Seongnam uses young talent to boost business

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Seongnam uses young talent to boost business

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Doritori, an independent band that normally appears in the area around Hongik University in Seoul, on stage in the old downtown market in Seongnam, Gyeonggi. The show was part of planned cultural activities intended to revitalize businesses in the area. By Kim Kyung-bin

The municipal government of Seongnam, Gyeonggi, has scheduled a number of independent bands to perform in areas around Sinheung-dong, a neighborhood rarely frequented by visitors, in the hopes of attracting more people.

The musical acts will perform there each Friday until Oct. 2.

The move elevates indie bands as a key focal point in efforts to revitalize traditional market areas and downtown businesses, based on the concept that commerce can thrive in the presence of young consumers.

The bands and musical groups were invited by local merchants and civic groups in Incheon.

Nineteen independent bands are participating in the initiative, which was given a 60 million won ($51,519) budget provided by the Korean government and the Seongnam municipal government.

At 8 p.m. on July 24, two women took their places on a sidewalk in Sinheung-dong, where they set up an electronic keyboard and got out an acoustic guitar.

The duo, Doritori, usually perform in front of Hongik University in Seoul, an area where artists and musicians often put on public performances.

As Lee Moon-sae played their song “Morning Sale,” 20 or so young pedestrians gathered around the band, swaying to the rhythm of the music and recording the performances with their mobile phones.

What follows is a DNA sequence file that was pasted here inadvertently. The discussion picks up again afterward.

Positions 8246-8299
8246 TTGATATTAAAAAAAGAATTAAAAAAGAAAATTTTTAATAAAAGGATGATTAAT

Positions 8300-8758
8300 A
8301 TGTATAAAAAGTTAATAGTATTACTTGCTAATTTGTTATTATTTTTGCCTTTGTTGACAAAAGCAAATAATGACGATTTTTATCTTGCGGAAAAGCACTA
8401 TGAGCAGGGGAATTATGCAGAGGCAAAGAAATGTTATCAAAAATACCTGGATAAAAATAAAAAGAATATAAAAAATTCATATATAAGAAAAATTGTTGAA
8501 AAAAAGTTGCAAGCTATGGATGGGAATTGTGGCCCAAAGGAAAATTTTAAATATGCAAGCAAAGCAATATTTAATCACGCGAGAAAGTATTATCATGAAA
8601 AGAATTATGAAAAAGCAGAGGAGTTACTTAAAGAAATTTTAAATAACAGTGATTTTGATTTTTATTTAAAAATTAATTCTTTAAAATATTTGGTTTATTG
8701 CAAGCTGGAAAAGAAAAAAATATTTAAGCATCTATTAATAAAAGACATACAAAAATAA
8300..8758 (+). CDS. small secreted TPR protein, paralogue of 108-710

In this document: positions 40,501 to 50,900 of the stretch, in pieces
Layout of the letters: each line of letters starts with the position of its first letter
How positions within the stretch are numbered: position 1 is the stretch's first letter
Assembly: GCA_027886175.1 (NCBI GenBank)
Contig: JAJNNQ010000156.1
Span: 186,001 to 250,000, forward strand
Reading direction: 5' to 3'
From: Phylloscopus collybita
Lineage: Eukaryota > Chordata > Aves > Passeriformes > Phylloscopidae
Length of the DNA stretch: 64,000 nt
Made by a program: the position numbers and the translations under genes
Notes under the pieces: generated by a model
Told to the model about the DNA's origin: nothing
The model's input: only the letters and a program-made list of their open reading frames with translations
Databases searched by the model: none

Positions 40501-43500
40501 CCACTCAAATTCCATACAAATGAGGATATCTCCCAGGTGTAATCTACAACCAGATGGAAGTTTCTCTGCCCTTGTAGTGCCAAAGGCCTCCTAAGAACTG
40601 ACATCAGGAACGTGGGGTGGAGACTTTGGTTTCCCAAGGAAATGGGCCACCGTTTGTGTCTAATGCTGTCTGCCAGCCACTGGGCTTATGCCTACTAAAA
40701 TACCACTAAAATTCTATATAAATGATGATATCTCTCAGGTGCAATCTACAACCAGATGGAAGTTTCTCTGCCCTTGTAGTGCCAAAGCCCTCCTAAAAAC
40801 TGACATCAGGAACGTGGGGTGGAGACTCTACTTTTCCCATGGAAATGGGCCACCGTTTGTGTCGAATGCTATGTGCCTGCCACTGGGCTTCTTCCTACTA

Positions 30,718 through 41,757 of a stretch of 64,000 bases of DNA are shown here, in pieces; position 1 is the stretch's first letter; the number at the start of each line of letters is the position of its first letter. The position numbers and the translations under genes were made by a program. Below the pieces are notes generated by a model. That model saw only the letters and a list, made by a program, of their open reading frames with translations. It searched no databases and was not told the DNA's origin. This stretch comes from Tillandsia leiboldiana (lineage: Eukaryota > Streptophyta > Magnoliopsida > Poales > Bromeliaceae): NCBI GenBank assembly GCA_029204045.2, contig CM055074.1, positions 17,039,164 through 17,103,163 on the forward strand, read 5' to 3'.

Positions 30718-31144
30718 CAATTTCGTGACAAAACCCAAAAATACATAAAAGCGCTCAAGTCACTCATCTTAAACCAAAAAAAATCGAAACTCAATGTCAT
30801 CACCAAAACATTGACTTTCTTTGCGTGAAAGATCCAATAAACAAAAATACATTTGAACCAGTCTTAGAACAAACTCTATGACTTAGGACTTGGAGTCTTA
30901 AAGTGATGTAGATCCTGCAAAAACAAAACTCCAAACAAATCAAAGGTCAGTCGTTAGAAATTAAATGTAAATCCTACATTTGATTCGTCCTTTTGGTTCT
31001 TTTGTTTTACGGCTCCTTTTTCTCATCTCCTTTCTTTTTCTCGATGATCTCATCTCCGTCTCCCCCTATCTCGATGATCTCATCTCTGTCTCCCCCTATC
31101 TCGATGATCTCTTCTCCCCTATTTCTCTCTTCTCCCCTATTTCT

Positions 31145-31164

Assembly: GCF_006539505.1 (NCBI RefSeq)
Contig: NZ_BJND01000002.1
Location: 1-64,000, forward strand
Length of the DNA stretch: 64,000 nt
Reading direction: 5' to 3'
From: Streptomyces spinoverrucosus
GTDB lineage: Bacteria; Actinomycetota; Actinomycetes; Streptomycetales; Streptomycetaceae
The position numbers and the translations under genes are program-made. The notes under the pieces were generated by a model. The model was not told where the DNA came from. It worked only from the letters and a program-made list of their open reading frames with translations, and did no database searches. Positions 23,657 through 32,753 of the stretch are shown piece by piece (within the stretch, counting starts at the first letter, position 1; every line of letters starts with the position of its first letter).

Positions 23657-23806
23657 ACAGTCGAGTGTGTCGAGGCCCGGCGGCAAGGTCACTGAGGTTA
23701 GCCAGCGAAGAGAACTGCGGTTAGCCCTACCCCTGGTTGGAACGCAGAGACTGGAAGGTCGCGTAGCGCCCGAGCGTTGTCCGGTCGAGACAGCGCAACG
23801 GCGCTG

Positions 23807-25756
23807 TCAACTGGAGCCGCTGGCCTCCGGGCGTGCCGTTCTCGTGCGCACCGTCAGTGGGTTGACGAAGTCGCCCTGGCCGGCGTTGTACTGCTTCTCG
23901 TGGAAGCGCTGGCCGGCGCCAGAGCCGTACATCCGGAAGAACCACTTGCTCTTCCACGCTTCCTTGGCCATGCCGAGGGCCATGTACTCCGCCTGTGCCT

“Seeing an indie band from around Hongik University on a downtown roadside like this was a surprise,” said Jang In-su, 22, who watched the performance with his girlfriend.

But not only do the bands play in open spaces, they also perform in or around downtown stores. Doritori’s performance at a grilled pork rib restaurant, just 40 minutes before their street performance, is just one example.

The women played two songs inside the restaurant at around 7:20 p.m., and during the show, each table was given a complimentary bottle of beer.

“The atmosphere of this town had really deteriorated because it’s so old and run-down, on top of the [Middle East respiratory syndrome] outbreak,” said 54-year-old restaurant owner Wu Yong-wuk, “but things are looking up thanks to the bands’ performances.”

One of the patrons, a 40-year-old businessman surnamed Kim, who was having dinner with his colleagues, added that he was considering returning.

“I’m thinking of coming here to spend time with my younger colleagues from time to time,” he said.

The musical acts also hold concerts around the neighborhood’s shopping arcades - in the Seongnam Central Underground Complex from 4 p.m. to 5 p.m. and at the Sinheung Underground Station from 6 p.m. to 9 p.m.

Inviting the groups was an intentional move to address the recent struggles of Yonghyeon Market in Nam District, Incheon. Two large shopping marts were built just a kilometer away from the market, part of a redevelopment project in the region that resulted in 3,000 families leaving the area.

The number of daily customers to the market used to reach up to 20,000, but now hardly 5,000 people visit each day.

To find a solution, a group of young merchants, all between 30 to 40 years old, got together and came up with the idea to host weekly performance.

They designated Tuesdays and Thursdays as regular performance days, and brought in even younger merchants between 20 and 30 years old.

Young friendly merchants, they reasoned, would attract a more youthful crowd and give people more incentive to visit the area.

But to make sure elderly patrons weren’t excluded, traditional Korean music performances and taekwondo and taekkyon demonstrations were added to the agenda.

“With more attention yo youth marketing, the number of customers has increased to about 10,000 per day,” said Jeong Tae-sik, 47, the vice president of the Yonghyeon Market Merchant Committee.

More events are planned for younger customers throughout August. A surprise event involving ghosts and goblins, as well as programs involving PR personnel dressed up as Korean geisha are currently being arranged.

BY JEON ICK-JIN, CHOI MO-RAN [enational@joongang.co.kr]

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